Ill Breed – Act Up (D&D project)

Brothers Of The Mind – Rough & Tough

Shadez Of Brooklyn – Change (Beatminerz fam)

De La Soul – The Hustle

OGC – Da Storm

Black Star – Astronomy

Heltah Skeltah – Clans Posses Crews and Clicks

And don’t forget about the graceful grimey Evil Dee production that was on the Heltah Skeltah album in ’96. Just a little different in sound, cleaner than earlier productions, but still dopeness straight from the Bootcamp.

A few more recent beats, post millennium, show that Evil Dee still got it. As I stated earlier, they sound cleaner, but still got the grimey straightforward patterns that will made your head nod. Pure hiphop. You can check these randomly chosen dopeness out if you want to know how dedicated Dee still is to the game.

Dub MD and Fresh Daily – Raw Hiphop

Opgezwolle en Duvel – Mijn Zone

J-Live – Be No Slave

Bonus Tracks

Since I’ve only shared two of the most known tracks from ‘Enta da stage’ and ‘Dah shinin’, I figured that’s not enough to make this short list complete. Both albums are such a great influence and inspiration to so many beatmakers, rappers and Hip Hop music and culture in general up until this day, just two tracks won’t be enough.

Black Moon – Enta da stage

Smif-N-Wessun – K.I.M.

Full Playlist

Check The Technique (Style, Gear & Influences)

Evil Dee is the type of guy that sticks to the things he can rely and trust on to build his strong ideas with. If you know your main machine, why use an other? One time he said in a tweet that the main setup he uses to make beats consists of two SP1200’s, one MPC2000XL, one S950, two SL1200’s, a DJ mixer, one Juno 106, Pro tools and of course a lot of old records.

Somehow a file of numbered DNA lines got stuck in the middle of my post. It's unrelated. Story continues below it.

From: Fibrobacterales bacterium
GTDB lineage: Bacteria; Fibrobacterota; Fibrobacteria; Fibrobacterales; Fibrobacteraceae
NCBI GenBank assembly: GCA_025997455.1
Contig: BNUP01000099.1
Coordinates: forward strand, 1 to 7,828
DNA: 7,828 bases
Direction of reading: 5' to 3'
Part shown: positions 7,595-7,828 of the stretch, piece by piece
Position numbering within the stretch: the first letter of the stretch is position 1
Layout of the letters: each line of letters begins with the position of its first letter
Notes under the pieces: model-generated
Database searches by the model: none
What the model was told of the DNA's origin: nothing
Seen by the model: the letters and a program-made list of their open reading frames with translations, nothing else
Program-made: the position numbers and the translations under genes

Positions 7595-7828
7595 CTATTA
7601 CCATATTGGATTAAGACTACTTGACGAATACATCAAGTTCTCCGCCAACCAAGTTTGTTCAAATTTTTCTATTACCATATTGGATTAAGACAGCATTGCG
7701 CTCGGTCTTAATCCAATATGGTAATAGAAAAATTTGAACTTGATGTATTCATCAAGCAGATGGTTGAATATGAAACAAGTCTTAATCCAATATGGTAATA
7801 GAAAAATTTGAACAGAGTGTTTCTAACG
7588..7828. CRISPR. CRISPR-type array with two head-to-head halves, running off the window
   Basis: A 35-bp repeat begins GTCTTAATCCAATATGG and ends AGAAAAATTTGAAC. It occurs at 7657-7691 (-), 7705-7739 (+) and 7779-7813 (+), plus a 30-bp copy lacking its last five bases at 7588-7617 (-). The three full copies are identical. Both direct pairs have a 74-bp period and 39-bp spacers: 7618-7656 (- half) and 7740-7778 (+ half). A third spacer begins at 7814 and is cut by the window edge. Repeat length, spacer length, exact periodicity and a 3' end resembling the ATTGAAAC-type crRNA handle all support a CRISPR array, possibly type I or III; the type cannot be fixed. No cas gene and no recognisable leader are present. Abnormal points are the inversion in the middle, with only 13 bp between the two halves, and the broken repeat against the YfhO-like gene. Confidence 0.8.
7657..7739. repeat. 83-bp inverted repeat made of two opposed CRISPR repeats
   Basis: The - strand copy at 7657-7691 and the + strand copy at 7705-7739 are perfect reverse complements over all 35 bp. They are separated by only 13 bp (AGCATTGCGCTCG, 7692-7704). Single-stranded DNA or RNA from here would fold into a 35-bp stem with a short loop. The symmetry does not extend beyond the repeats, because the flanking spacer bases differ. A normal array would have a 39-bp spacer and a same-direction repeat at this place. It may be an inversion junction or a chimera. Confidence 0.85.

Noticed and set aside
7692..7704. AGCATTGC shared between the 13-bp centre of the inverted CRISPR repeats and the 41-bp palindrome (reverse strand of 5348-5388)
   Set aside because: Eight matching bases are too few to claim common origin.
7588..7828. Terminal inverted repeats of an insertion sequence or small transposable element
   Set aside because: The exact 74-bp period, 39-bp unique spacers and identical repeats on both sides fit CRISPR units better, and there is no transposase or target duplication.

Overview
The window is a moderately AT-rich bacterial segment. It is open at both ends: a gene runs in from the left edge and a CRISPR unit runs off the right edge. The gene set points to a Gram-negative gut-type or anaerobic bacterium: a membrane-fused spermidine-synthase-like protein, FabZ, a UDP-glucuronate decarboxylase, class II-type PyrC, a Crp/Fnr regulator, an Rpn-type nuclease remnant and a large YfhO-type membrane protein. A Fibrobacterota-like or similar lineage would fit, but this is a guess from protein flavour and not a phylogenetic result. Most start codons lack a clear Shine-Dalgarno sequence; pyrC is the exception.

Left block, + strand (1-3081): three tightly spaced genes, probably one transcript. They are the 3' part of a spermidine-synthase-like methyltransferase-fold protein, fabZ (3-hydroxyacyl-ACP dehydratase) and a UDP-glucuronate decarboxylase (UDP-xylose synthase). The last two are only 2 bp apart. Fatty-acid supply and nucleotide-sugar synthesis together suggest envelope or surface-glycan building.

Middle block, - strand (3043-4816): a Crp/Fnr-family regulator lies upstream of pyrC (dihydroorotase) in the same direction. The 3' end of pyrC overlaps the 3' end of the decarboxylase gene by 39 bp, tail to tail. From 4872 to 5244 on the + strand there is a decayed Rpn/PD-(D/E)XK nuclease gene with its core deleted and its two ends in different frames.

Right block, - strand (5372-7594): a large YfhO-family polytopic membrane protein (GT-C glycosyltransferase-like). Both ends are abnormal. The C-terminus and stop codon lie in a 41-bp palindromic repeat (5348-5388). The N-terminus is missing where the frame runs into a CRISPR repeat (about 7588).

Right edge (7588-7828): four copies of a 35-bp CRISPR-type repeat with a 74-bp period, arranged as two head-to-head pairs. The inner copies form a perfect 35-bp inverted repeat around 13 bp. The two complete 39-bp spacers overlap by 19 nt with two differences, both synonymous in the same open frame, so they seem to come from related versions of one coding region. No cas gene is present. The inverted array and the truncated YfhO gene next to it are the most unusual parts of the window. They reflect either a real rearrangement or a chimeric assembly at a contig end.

Times were a little different during the first Black Moon album, when for example there wasn’t a lot of sampletime on the machines they used and the steps to make it sound raw were different from today’s standards. A nice statement from D. about how ‘Enta da stage’ was mixed:

‘The original beats was done on the RZ1 & 612. When we got to D&D we just sampled our loops off of tape to the 950. The 1200 was just used for sequencing. The beats was looped with the 612 and sequenced with the RZ1. Then they was recorded to tape & resampled to the 950″

All these machines explain the dirtiness of the album sound too, because they are all lo-fi and have that real analog 12-bit pureness in it. Imagine how it would be to think in sound and make all these steps from machine to machine like they were doing back then. In my opinion that’s some pure essence, a lot of cats don’t understand or agree with today. But that’s another story.